After I wrote this story, Kaiser pointed me to the covers for the Magazine. The Daily Mail explains that AnotherMag is a biannual British fashion magazine, and I get that they were going for very different styling looks here, but it’s all kind of overplayed and bad. The feather-in-braids look is potentially offensive to Native Americans. Did Michelle see that coming at all and did she push back against that kind of styling? I mean that’s on the magazine for doing that, but I wonder if she even realized it was happening and/or if she just felt like she had to go with it. The header image (above) makes her look like Scarlett Johansson. It’s kind of funny that they put her in 1950s widow styling at one point. That seems fitting.

 

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53 Responses to “Michelle Williams: ‘There’s my work and the kid. Everything else has to fall away’”

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  1. Tessa says:

    Wait, that’s not ScarJo on the cover? Mind blown.

  2. Kaye says:

    She looks like Carey Mulligan in the pic with the veil over her eyes.

  3. elkiddo says:

    Eh, i like the ‘Red Indian’ styling. So unlike herself. She seems almost interesting .

    • RocketMerry says:

      That’s what I thought, at least she’s doing something different and trying to get away from the “poor and pure hurt baby” persona that she was trapped with for a while.
      I think that’s nice.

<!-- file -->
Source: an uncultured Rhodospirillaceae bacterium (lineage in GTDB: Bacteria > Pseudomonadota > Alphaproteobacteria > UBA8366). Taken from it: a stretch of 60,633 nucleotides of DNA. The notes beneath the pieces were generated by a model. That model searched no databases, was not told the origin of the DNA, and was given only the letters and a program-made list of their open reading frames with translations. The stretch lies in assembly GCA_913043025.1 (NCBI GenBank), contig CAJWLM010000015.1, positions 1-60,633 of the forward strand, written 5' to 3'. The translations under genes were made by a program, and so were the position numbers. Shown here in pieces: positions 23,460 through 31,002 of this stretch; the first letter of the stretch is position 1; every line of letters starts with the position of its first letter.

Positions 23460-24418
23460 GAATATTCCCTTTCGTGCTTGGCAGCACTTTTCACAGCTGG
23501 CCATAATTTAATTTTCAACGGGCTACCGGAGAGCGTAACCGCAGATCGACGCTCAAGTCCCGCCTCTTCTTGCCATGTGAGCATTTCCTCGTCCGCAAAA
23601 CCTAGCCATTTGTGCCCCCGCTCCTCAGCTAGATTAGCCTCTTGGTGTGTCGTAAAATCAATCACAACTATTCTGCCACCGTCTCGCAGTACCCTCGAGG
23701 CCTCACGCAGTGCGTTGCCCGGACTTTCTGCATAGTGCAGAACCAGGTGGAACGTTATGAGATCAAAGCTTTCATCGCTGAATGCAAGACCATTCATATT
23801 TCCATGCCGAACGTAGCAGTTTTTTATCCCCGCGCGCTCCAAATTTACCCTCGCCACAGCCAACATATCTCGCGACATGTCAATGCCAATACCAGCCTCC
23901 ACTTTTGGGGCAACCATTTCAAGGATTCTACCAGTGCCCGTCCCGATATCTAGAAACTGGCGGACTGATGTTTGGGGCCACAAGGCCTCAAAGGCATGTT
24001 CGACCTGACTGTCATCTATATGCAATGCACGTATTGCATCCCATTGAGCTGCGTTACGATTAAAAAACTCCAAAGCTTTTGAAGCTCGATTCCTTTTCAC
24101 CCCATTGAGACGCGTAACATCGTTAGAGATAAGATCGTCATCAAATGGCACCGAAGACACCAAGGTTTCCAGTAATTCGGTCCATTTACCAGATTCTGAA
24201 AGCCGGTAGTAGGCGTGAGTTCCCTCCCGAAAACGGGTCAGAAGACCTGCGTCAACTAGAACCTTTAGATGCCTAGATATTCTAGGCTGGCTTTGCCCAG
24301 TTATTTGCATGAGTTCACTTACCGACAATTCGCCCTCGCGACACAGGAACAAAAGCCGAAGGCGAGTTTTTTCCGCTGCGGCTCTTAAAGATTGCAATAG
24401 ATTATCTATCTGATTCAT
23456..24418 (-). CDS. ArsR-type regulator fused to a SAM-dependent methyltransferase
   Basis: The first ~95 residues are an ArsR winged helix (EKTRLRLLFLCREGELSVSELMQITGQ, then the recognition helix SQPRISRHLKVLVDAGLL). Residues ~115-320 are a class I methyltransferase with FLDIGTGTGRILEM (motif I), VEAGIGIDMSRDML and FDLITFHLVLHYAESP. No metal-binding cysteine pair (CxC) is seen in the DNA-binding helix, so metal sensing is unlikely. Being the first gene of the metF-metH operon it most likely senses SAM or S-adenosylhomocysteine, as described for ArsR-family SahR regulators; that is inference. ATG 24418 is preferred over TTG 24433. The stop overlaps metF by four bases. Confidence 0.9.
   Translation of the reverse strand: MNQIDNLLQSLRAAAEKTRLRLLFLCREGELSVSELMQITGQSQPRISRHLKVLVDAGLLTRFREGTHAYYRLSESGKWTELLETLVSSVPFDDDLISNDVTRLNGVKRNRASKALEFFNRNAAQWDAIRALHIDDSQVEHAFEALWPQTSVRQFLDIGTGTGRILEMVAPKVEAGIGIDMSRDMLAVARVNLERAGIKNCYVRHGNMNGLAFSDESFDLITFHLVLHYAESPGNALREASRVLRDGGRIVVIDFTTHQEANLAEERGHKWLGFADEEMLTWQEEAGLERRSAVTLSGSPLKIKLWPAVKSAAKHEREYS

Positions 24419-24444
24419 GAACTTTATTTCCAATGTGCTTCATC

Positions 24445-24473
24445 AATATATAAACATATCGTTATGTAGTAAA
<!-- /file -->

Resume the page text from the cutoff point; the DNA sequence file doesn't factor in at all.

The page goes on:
As for the offensiveness… I don’t know. I never seem to quite understand US standards for offensive/non-offensive, so I’ll just be neutral on that.

      • EmmaStoneWannabe says:

        I think this PC stuff is a little out of hand these days, like everyone is just looking to get offended. If she were styled in a kimono and had a mandarin bun, would people get all up in arms? I mean, it’s just a costume. No need to try and stir the sh*t lol.

    • Amanda says:

      I like it as well, but I agree that could be offensive. She should dye her hair black and be a little darker rather than the usual innocent and virginal blonde, it’s boring.

    • a321 says:

      it is so overly PC to think the braid & feather styling is or could be offensive…Is the asian flower print & silk dress also offensive? Fashion is always taking inspiration from other/old sources. I think it was vanity fair or the new yorker who ran a piece a couple of years ago documenting the myriad ways in which fashion reuses ideas. Are the Aztec themed prints which were popular within the last few years (and the 90′s lol) offensive to that extinct culture?

      • EmmaStoneWannabe says:

        Yes, thank you. I essentially just said the same thing above (without reading further down first lol)

      • lee says:

        I don’t know, I disagree. I think there’s a difference between using a pattern that borrows from certain general cultures and completely dressing up in something akin to ‘red face’ (god, I feel weird even typing that).

        Maybe it’s because I grew up in a city with a huge Aboriginal population that I’m more sensitive to the way they are still treated in North America, but a lot of the clothing and styling from that culture is extremely tied to spiritual and cultural attitudes/beliefs. I think that’s inherently different than a cherry blossom motif. There’s definitely something wrong with ignoring or what-washing the actual people and their culture and then fetishizing their traditional styling for fashion IMO.

  4. brin says:

    “There’s my work and the kid”…she went from baby voice to gin swilling gravel voice!